In this second installment in the E-Commerce Times’ series ontravel-planning Web sites, I’ll review the strengths and weaknesses of Expedia, a top aggregator.
My first impression of the site — one that I used to frequent but haven’t visited in at least a year — is that its design is refreshingly straightforward: a three-column layout relatively uncluttered with self-promotion. Not that it’s completely devoid of such ads. (Note to Web designers: Most people don’t care if you have “More Hotels in More Destinations.” We’d prefer some easy-on-the eyes white space).
Expedia’s streamlined site does have its disadvantages, though. I don’t see where to sign up for flight status alerts, for example, or how to find out about baggage fees the airline will charge — both options are available on Travelocity. The vacation package section on the Expedia page doesn’t seem to be as robust either, although it does have a fun feature — vacations by theme, including “mountain” and “world heritage” options.
I decided to drop on Expedia the mother of online travel challenges: a last-minute ticket purchase to Gulfport, a small town in Mississippi. Why this trek to a one-time fishing village? It’s now a pretty resort town on the Gulf Coast, boasting a number of casinos and — more to the point for me — a nearby retirement community where my mom lives.
The airport is very small and not exactly a must-have destination for airlines. By “small,” I mean I give my mom my arrival time but never bother mentioning what airline I’m flying because we can spot each other across the room. Yes, it’s a room.
I’ve been visiting Gulfport by car for the last year, so it’s been a while since I’ve priced tickets on this route. I opt for an immediate flight — one that is leaving in four days with a return two days later.
I am pleasantly surprised to see flights reasonably priced — all under US$300 — and a decent selection of options, although nothing close to what you would see for a major city.
For the first leg of the trip, I opt for Delta flight 1879 from Baltimore Washington International to Atlanta.
As I continue to book my surprisingly cheap seat, considering the circumstances, Expedia spells out what my final price will be as I make my purchase — a touch I appreciate. For instance, a 4:25 departure on September 16 costs $270 without taxes and fees. Granted, the $270 is highlighted, and it’s the first price the eye moves to on the screen. Next to it, however — and large enough to see without squinting — is the information that an additional $30.90 will be added in taxes and fees for a total of $300.90.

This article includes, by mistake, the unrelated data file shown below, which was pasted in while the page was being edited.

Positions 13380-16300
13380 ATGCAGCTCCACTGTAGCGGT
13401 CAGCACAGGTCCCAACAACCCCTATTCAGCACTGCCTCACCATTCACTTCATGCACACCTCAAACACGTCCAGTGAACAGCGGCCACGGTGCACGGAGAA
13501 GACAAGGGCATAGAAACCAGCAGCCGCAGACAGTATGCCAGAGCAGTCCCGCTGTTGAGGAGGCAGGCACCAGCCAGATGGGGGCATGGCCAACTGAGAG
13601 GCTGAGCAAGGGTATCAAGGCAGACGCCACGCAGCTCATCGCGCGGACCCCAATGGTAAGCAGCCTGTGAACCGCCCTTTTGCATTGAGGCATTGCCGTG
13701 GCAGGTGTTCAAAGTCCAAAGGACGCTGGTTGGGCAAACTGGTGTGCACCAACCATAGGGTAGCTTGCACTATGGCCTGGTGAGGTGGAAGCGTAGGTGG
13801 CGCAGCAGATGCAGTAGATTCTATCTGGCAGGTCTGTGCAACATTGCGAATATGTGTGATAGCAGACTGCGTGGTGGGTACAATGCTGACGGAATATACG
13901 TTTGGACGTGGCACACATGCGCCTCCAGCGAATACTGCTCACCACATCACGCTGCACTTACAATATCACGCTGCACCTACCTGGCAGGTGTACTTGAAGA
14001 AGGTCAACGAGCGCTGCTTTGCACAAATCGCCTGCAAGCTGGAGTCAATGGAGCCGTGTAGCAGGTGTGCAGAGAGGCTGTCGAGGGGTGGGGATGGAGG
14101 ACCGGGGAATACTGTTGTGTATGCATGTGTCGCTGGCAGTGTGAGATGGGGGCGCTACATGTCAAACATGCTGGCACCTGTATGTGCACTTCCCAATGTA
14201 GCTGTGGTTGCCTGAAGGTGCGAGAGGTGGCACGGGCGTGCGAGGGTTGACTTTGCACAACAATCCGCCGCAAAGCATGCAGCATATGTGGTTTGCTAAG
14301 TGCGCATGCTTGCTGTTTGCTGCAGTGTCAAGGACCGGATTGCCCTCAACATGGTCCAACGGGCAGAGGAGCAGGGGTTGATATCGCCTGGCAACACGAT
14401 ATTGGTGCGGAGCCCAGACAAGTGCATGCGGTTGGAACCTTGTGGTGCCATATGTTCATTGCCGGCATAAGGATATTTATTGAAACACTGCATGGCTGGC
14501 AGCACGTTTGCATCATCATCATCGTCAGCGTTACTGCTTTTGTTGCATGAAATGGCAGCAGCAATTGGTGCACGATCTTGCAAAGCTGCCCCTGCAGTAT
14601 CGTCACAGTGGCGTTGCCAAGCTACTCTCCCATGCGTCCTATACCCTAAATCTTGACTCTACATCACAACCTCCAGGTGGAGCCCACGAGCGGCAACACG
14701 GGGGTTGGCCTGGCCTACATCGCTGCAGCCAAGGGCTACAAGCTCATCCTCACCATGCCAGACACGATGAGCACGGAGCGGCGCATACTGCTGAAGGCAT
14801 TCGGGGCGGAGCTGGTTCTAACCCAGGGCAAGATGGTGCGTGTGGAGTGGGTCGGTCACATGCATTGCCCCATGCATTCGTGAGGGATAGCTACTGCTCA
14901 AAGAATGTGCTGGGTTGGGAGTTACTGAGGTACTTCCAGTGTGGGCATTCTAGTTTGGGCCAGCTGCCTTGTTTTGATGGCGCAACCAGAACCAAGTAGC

I am also presented with the option of selecting my seat, another value-add feature I like. The second leg of the flight will be on a commuter plane, and the further up front I am, the happier I will be. This particular option is provided on the Seat Guru platform, a Trip Advisor service.
Alas, Seat Guru informs me that only a few seats are available, none of which look comfortable. 6D is a window seat, it points out — unnecessarily, as it also offers a graphic — and “windows seats can feel very cramped.”
Sidetracked by an Ad
As I go to pay, I am sidetracked by an alluring ad for a City PremierPass credit card (“the best card for travel rewards” according to Expedia and Smart Money magazine). I don’t really want or need another credit card, and perhaps the advertiser understands that my initial reaction is a common sentiment these days. The ad has been personalized for my trip; I can pay $201 instead of $301 if I apply now! The gimmick works, and I click through to investigate. The terms are good — 0 percent APR for six months — but given the upheaval in the credit card industry right now, I doubt that even Fed Chairman Ben Bernanke could qualify for the best rate.
I then go on to navigate my way through the myriad value-add purchases Expedia would like me to make before I pay for my ticket. Some are interesting enough that I don’t automatically relegate them to wallpaper status. There is a Travel & Leisure magazine subscription for $1; there’s a dinner at Hard Rock Cafe in nearby Biloxi for $20.
I can also pay for preflight airport parking at BWI on this page — a very handy item I have never noticed on other sites.
The offers work — my repriced total is $334.90.
Bottom line for Expedia: It’s streamlined — maybe a tad too much if you’re using the site as a starting point to build a dream vacation. When it does bombard users with promotions, though, it seems to be smart about it.